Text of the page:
Russia Wants to Reopen Spy Base in Cuba

The secret Russian listening station in Lourdes, Cuba, photographed in October 18, 2001.

Russia wants to get closer to the United States — in a Cold War kind of way.
The Russian government and Cuba have agreed to reopen a massive Soviet-era spy base on the outskirts of Havana, according to the Russian newspaper Kommersant.
The base, just 150 miles off the coast of the United States, originally opened in 1964 after the Cuban missile crisis. Russia shut the spy installation down in 2002 because of lack of funds and as a goodwill gesture toward the American government in what was then a better diplomatic climate. If it reopens, the listening post would be Russia's only intelligence-gathering center in the Western hemisphere.
The deal between the two governments, announced after President Vladimir Putin's visit to the island last week, could not be independently confirmed.
"All I can say is — finally!"
"All I can say is — finally!" an anonymous Russian government source told the newspaper.

The images below show the location of the Lourdes spy base. The first picture was taken by an American spy plane and released in 1981; the second is a more recent image taken from Google Maps.
Lourdes Central SIGINT Complex

An image of the Lourdes "central SIGINT complex" declassified by the Department of Defense.
Lourdes Central SIGINT Complex

A satellite view of the area where the Russian spy base used to be located.
Dmitri Trenin, who served in the Soviet and Russian military from 1972 to 1993 and who is now director of the Carnegie Moscow Center, told Mashable that this move is "no surprise," given the current tensions between Russia and the United States.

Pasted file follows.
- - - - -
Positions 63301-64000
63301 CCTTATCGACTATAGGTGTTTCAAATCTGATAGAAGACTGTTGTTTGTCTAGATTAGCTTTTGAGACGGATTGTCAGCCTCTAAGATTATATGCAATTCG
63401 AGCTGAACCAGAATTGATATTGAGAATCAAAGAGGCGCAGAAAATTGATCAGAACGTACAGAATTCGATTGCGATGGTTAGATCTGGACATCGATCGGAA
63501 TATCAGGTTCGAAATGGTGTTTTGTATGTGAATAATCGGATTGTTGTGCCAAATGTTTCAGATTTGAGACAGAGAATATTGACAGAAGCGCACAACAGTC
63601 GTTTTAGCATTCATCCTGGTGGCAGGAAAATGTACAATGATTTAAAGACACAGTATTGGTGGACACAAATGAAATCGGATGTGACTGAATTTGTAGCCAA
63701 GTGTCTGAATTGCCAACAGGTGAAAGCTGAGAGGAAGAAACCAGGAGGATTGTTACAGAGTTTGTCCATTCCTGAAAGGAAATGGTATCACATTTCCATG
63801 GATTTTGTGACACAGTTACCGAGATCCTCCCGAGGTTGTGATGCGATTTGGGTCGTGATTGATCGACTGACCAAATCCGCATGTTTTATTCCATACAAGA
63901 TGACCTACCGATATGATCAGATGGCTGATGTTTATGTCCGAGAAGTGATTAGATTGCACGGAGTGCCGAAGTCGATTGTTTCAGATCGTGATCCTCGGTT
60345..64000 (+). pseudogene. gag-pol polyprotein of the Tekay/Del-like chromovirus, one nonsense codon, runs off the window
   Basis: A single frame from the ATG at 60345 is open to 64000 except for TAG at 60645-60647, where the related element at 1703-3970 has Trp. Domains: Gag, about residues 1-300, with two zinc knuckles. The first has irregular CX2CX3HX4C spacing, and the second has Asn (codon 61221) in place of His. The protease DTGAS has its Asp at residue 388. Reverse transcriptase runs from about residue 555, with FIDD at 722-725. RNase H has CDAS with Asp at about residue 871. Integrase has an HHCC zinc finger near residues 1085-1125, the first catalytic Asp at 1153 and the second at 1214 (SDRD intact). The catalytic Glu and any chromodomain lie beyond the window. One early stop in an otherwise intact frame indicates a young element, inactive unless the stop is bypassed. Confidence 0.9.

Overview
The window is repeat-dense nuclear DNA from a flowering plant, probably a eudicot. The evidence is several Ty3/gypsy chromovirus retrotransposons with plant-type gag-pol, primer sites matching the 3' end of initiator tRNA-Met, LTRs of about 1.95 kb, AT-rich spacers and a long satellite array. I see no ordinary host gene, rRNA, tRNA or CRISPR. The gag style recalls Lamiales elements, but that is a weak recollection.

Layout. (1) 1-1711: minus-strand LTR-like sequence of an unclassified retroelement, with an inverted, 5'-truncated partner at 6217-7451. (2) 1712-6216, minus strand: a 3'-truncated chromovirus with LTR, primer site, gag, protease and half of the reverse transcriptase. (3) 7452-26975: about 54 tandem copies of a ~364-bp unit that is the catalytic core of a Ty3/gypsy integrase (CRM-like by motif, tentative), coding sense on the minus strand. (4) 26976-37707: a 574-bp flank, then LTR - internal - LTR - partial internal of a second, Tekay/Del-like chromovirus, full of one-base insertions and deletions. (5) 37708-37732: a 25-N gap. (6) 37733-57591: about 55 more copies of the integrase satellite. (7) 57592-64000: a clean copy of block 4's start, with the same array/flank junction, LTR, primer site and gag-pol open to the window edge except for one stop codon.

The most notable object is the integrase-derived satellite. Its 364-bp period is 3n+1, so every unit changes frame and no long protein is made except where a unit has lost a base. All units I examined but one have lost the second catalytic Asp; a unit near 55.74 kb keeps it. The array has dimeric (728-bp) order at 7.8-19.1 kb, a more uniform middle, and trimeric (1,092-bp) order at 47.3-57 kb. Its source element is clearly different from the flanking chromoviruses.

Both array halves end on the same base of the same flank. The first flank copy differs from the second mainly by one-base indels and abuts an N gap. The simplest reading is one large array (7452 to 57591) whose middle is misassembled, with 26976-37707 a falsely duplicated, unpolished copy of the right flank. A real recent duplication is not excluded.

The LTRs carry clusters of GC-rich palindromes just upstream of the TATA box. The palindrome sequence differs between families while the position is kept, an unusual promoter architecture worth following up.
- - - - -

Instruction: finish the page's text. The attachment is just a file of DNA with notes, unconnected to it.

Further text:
"Moscow needs [intelligence] on the U.S., and has no incentive to abstain from an obvious move," he wrote in an email.
In an age when electronic surveillance can be done from any corner of the world (as the NSA revelations showed,) the location of the spying post is not as important as it once was, said Kimberly Marten, a professor at Barnard College and Columbia University who specializes in Russian foreign policy.
"This agreement could have enormous symbolic significance for Putin's goal of demonstrating Russia's geopolitical strength and global reach,"
"This agreement could have enormous symbolic significance for Putin's goal of demonstrating Russia's geopolitical strength and global reach," she told Mashable.

Russian-American relations have reached their lowest point since the end of the Soviet Union following the crisis in Ukraine, the annexation of Crimea, as well as the Russian government granting asylum to NSA leaker Edward Snowden, who is wanted by the U.S. on espionage charges.
The reopening it's not official yet but Putin said last week that Russia would establish a ground station for its GLONASS satellite navigation system in Cuba.
The move is strategically important to Putin, according to Anna Vassileva, a professor at the Monterey Institute of International Studies. It's not just about monitoring the United States, but also about reestablishing Russia's influence in the region.
"Putin is taking off his gloves — carefully,"

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